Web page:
Doom 3 (MXB)

Doom 3 is an ultra-sexy diversion with enough substance to fill the id-naysayers' mouths.

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  • System: Microsoft Xbox
  • Genre: First-person shooter
  • Max Players: 1-4
  • Age Rating: Mature 17+
  • US Release: April 2005
  • Developer: Vicarious Visions/id Software
  • Publisher: Activision

Where do I begin with Doom 3? Despite the fact that I generally avoid PC games, and the fact that I don’t particularly like first-person shooters, The Ultimate Doom has long been my Favorite Game of All Time. It is therefore with great anxiety I awaited Doom 3‘s release, constantly bugging my local software retailers to determine which would give it to me first. Once I had my copy reserved, I remained obsessed. Could id possibly do it again? Could they possibly win me? Could I possibly conjure up an objective opinion of the game?

So it was that on the night of Doom 3‘s release I checked into the local Motel 6 (for reasons beyond the scope of this writing, my personal gaming habitat wasn’t suitable for such a highly-touted atmospheric release as Doom 3). “So that’s four nights?” asked the desk clerk.

“Yeah, four,” I responded. I was determined to make sure nothing stood between me and this experience. I could still remember me and my true love’s first times together. Back then she was really something to flaunt. Her smooth movement and inexplicable flickering lights turned every head on the block. But that was a decade ago. All that she had now was inner beauty. Time had changed things, and I secretly craved the excitement of a fresh new affair. I wasn’t proud of myself, but there I was with the 10-years-younger Doom 3, while she waited faithfully at home on a hard drive.

For the next 90-something hours I indulged my lust without reservation. I skipped the packaging—we both knew what we wanted—and went straight to the game. At first she teased me, setting up a flimsy plot through some impressive cutscenes. It wasn’t what I was expecting, but I went along with it.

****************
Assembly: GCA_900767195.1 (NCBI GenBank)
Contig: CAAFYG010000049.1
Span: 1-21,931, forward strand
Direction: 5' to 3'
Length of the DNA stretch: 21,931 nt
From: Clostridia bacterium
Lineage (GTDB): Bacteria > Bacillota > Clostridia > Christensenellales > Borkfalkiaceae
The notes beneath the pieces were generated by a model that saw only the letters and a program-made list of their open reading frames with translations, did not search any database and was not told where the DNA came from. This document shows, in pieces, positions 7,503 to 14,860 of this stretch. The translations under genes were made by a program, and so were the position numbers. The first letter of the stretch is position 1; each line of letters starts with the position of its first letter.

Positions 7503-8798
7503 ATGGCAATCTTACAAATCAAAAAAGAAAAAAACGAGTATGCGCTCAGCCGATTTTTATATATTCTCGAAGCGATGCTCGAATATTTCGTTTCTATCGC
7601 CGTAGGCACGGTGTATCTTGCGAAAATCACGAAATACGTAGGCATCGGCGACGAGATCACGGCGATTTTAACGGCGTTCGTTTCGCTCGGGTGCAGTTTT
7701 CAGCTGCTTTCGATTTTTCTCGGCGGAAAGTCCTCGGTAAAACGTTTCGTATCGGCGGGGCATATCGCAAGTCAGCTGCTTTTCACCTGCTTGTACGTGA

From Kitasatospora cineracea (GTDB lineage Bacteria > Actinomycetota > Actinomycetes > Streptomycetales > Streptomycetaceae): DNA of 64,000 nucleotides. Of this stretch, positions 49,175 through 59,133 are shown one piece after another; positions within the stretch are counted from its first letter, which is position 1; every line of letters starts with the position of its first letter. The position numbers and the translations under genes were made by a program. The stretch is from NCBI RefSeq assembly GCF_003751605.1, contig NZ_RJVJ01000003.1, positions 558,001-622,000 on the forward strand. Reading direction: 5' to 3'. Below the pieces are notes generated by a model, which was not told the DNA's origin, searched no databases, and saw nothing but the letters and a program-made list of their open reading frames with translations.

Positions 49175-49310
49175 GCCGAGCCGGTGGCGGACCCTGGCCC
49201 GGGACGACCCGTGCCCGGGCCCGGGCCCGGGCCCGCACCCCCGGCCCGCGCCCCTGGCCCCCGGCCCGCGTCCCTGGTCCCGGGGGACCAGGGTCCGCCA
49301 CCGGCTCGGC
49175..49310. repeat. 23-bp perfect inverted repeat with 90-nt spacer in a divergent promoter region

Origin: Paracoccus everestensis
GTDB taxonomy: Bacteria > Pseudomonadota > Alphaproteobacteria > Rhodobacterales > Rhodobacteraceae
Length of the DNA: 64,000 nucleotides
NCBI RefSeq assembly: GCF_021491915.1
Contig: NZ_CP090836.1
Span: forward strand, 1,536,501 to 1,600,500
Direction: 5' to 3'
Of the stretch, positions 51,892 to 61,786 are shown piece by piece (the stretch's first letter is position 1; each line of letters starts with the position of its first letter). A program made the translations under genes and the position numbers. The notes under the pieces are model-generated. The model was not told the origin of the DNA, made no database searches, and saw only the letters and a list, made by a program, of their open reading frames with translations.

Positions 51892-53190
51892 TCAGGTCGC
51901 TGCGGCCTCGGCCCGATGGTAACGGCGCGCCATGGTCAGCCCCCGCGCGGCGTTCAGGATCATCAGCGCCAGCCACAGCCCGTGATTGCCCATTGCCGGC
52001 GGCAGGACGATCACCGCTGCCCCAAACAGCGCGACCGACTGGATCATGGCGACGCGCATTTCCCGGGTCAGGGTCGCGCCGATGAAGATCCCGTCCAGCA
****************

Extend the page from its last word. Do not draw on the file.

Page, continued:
After about 30 minutes of exploring her thoroughly, I finally got what my one-track mind had been waiting for: a zombie rushed through the door toward me, pistol in hand. I dashed behind a computer console, expecting him to take the shorter path to me. He took a less predictable path, caught me off guard and shot me in the back. I spun and carefully pointed my aiming reticule at his forehead. After stripping the corpse, I made my way to the next room and found another zombie shambling towards me. He faded in and out of existence with each flash of the lights. As I shot and back-peddled, I noticed his empty stare and his snarl, and they sent chills down my spine for a moment of disbelief as my pistol’s bullet sent the walking dead flying back and over a ledge. I stared down at the still body, almost feeling like I could touch it as the various light sources played on its surfaces. One thing was for sure: Doom 3 was the most visually impressive game I’d ever seen.

Over the next quarter-hour or so I took my time getting reacquainted with my trusty FPS skills, ducking behind corners, retreating through doors, charging and circle-strafing, just like the good old days. Then, just as I started to feel in stride, I heard a familiar hiss behind me. A lanky, leather-skinned humanoid figure dropped down behind me, and I instinctively drew my virgin shotgun.

I climaxed. This was Doom.

Doom 3, id Software’s latest FPS, promised to be a horrific experience. And although I thoroughly enjoyed the game, let me first get out of the way my contention that it does fail in this mission. In fact, the majority of the game exudes the horror sensibilities of a 13-year old. It’s like riding through a haunted house. The jaded adult knows something “scary” is about to happen at all times, so it never “gets” him. In this respect one might say that Doom 3 fails to achieve anything beyond Resident Evil. The atmosphere is certainly immersive enough, but that’s the only piece that fits.